Differentially bound sites comparing three c-Myc–classified cell lines versus three L-Myc–classified cell lines were identified using R package DiffBind with cutoffs at a fold change of ≥5 and a false discovery rate (FDR) of ≤0.05. Functional analysis of the differentially bound regions was performed using GREAT (35). For NCI-H82, differentially bound sites were identified using R package DiffBind between three NCI-H82 control cells (LacZ, LacZ/sgNT1, and LacZ/sgNT2) and three c-Myc replaced by L-Myc (L-Myc/sgMYC1, L-Myc/sgMYC2, and L-Myc/sgMYC3) with cutoffs at a fold change of >16 and an FDR of <0.01. Functional analysis of the differentially bound regions integrated with differentially expressed genes from transcriptomic data of the same samples was performed using Cistrome-GO (55). Aggregate Myc accessible signal at TSS around c-Myc or L-Myc signature genes was computed using deeptools (53).

Western blot and antibodies

Protein lysates were prepared by washing cells with 1 ml of cold PBS and resuspended in lysis buffer [150 mM NaCl, 50 mM tris-HCl (pH 8.0), 1% NP-40, 0.5% Na deoxycholate, 0.1% SDS, and protease inhibitors] for 30 min at 4°C. Lysates were centrifuged at 5°C for 15 min at 13,000 rpm to remove insoluble debris. Protein concentrations were quantified using Pierce BCA (Thermo Fisher Scientific). Proteins were separated by electrophoresis on an SDS–polyacrylamide gel electrophoresis gel (Bio-Rad), transferred to a polyvinylidene difluoride membrane (Thermo Fisher Scientific), and blocked with 5% milk in tris-buffered saline (TBS) with Tween 20. The membranes were immunoblotted with anti–c-Myc (Santa Cruz Biotechnology, sc-40), anti–L-Myc (University of Iowa, PCRP-MYCL1-1A3), anti-vinculin (Sigma-Aldrich), anti-ASCL1 (BD Biosciences, #556604), anti-NeuroD1(Proteintech, 12081-1-AP), anti-Smad2 (Cell Signaling Technology, #5339), anti-Rest (Millipore Sigma, 07-579), anti-Hes1 (Santa Cruz Biotechnology, sc-166410), anti-Brn2 (Cell Signaling Technology, 12137), anti-YAP1 (Proteintech, 13584-1-AP). Immunoblots were quantified using ImageJ.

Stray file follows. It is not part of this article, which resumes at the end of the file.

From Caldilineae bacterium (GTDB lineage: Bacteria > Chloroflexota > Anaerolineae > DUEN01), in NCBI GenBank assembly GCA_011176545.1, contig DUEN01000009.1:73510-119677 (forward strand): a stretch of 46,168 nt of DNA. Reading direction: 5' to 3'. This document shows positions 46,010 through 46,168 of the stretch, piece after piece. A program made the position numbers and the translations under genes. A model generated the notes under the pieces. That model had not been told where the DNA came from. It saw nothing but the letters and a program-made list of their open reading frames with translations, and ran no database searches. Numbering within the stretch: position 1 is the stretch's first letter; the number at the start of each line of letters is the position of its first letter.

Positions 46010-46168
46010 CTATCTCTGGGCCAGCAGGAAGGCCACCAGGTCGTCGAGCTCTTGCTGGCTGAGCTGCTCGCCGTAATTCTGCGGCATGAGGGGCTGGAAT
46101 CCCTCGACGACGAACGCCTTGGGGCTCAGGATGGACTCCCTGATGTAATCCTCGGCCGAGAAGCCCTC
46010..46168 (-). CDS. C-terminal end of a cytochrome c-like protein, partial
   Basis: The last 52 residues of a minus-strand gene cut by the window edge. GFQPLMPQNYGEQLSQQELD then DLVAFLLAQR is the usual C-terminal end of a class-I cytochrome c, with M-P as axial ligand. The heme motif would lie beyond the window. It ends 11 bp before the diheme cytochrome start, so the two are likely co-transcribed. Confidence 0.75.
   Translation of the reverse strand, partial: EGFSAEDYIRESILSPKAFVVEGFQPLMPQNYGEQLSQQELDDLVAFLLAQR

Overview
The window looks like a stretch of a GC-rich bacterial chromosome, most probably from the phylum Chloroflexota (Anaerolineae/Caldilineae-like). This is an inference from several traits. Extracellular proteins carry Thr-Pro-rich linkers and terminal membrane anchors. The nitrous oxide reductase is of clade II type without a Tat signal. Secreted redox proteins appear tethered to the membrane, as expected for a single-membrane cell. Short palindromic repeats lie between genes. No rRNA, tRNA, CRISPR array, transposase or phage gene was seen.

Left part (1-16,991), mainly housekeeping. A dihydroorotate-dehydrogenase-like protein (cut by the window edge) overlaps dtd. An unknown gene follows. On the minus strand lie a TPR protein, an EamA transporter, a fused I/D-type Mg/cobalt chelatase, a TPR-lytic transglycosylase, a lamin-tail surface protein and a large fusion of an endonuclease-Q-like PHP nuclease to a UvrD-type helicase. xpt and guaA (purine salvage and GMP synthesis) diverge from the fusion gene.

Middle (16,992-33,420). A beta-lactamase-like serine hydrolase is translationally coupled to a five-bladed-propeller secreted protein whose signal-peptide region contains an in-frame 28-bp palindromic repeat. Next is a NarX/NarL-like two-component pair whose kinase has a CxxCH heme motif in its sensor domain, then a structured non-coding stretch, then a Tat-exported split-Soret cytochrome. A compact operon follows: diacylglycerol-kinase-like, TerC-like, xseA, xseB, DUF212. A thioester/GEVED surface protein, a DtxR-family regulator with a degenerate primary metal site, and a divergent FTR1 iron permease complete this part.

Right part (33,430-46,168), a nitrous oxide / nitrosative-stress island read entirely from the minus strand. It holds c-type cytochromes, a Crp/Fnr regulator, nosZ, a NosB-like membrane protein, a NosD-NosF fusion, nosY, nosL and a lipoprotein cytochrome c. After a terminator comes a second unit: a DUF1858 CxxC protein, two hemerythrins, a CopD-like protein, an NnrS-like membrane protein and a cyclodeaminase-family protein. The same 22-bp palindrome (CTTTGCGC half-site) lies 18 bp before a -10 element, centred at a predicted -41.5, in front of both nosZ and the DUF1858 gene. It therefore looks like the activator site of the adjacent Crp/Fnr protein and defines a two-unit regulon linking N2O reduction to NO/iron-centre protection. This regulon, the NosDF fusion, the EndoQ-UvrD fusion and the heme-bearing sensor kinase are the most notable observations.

Lentiviral introduction of genes

c-Myc, L-Myc, or LacZ open reading frame was cloned into pLEX_307 (a gift from D. Root; Addgene, #41392) using the Gateway cloning methods according to the manufacturer’s recommendations (Thermo Fisher Scientific). HEK293T cells were seeded in a 10-cm tissue culture dish and incubated at 37°C and 5% CO2. At 80% confluency, the cells were cotransfected with 10 μg of plasmid constructs, 7.5 μg of psPAX2 (a gift from D. Trono; Addgene, #12260), and 2.5 μg of pMD2.G (a gift from D. Trono; Addgene, #12259) vectors using TransIT-Lenti (Mirus) following the manufacturer’s recommendations. At 48 hours after transfection, virus-containing supernatants were collected, filtered (0.45 μm), and stored at −80°C. Cells were infected with lentiviral supernatant supplemented with polybrene at a final concentration of 8 μg/ml or LentiBlast (OZ Biosciences) at a ratio of 1:1000. Cells were selected with puromycin (1 to 2 μg/ml for 4 to 6 days).